Tsepas has exhibited a very unselfish way of life, continuously being of service to others.  She has made significant professional achievements since graduating from King.  In April 2013 during King’s Dogwood Weekend alumni celebration, Tsepas was awarded the 2013 Young Alumni Achievement Award.  The award recognizes those young alumni who have made outstanding professional contributions to their field since graduating, and who have shown a strong commitment to the service of others.  King has long sought to provide its students with opportunities to become exceptional and thoughtful global citizens.  Of this, Bridgett Campbell Tsepas is a true example.

In addition to her other accomplishments, Tsepas also serves as director for Camp Kaleidoscope.  “Camp Kaleidoscope is Duke’s summer camp for children with chronic illnesses,” said Tsepas.  “The camp allows kids who might not pass a physical to be able to attend a normal summer camp to then be able to attend this camp.  The camp is staffed by doctors and nurses and respiratory therapists.  Kids get to sleep in cabins with no electricity and swim in a lake.  It’s real camp.  I oversee the teenage week.  Many of the kids who attend have never been away from their parents for a week because they are chronically ill.”  Staff works with the campers, teaching them aspects of independence while also caring for them in a fun, but safe environment.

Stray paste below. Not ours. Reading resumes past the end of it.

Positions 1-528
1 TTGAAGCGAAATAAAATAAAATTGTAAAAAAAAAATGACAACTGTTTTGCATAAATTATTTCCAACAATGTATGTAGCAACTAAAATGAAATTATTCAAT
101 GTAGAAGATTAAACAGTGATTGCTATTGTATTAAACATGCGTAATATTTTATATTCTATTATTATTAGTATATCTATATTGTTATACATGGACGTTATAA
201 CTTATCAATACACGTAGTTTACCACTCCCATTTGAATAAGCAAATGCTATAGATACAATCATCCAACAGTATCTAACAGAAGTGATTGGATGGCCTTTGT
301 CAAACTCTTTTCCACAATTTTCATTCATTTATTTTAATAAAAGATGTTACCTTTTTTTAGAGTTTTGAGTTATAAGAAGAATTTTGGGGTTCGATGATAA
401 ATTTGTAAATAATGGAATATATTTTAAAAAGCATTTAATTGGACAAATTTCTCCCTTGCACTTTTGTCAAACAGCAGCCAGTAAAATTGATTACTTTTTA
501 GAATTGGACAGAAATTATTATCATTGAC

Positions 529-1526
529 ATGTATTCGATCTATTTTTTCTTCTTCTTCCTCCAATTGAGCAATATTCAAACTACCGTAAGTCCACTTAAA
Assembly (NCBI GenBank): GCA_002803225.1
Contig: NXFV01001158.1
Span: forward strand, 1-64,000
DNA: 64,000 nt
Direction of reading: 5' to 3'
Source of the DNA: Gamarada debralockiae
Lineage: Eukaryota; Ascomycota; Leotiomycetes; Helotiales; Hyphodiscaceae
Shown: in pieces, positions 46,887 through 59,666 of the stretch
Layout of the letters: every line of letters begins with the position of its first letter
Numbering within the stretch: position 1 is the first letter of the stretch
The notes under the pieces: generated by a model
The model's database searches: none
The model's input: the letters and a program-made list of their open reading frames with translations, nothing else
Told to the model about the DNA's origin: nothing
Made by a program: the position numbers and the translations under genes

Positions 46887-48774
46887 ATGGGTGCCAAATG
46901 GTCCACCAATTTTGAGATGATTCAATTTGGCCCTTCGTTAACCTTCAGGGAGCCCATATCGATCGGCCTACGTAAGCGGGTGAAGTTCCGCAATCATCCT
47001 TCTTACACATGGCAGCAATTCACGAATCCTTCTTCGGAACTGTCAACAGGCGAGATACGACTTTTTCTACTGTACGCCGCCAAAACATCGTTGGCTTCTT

In March 2013, Tsepas participated in St. Baldricks, where she and others donated their hair to Locks of Love, then shaved their heads to help raise awareness of childhood cancer.  The money raised during the event was donated to childhood cancer research.  Tsepas said her patients loved her new look!